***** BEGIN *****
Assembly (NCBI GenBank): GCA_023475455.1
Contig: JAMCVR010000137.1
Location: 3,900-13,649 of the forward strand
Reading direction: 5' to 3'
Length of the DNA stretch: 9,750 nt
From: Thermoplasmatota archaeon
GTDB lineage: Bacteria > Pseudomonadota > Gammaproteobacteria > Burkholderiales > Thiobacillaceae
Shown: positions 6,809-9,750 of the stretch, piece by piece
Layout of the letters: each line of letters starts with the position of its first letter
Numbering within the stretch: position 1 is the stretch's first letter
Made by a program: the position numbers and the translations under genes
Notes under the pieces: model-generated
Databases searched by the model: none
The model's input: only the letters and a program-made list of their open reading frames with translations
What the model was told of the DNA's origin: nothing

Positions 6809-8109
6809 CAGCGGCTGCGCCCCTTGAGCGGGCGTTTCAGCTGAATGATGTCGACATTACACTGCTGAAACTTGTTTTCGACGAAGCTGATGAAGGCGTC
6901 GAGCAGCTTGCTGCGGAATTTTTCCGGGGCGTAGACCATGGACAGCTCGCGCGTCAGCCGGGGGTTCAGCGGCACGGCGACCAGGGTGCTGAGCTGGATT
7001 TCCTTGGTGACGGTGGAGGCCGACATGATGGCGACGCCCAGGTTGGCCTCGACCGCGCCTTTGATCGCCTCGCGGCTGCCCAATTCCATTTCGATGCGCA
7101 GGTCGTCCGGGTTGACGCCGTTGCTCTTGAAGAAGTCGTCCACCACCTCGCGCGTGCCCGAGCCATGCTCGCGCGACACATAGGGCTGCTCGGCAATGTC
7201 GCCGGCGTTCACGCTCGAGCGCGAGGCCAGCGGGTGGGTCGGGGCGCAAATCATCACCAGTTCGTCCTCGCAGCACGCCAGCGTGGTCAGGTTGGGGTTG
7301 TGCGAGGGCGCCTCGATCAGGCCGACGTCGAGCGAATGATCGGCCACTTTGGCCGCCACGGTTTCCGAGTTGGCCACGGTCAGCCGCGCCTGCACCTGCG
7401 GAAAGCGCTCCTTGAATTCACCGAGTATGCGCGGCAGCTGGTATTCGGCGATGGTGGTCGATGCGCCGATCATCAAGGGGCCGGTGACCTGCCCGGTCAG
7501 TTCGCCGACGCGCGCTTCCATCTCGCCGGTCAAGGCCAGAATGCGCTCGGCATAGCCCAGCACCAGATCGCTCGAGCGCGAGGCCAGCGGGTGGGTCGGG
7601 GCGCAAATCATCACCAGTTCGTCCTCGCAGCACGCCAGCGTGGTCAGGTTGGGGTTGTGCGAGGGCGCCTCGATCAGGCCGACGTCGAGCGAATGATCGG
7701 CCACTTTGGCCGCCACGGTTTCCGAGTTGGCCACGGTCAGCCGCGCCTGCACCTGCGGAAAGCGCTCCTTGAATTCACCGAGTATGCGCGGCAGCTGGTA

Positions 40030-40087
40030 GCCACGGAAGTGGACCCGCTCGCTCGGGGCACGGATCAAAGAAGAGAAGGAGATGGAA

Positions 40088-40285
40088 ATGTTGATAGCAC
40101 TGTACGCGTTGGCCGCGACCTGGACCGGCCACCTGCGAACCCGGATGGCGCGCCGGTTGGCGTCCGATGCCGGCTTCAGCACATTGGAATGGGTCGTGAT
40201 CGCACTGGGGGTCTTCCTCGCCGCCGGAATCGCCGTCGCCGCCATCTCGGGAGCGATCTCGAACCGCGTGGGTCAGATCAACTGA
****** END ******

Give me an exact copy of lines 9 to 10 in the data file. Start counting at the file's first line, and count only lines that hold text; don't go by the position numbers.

Layout of the letters: each line of letters starts with the position of its first letter
Numbering within the stretch: position 1 is the stretch's first letter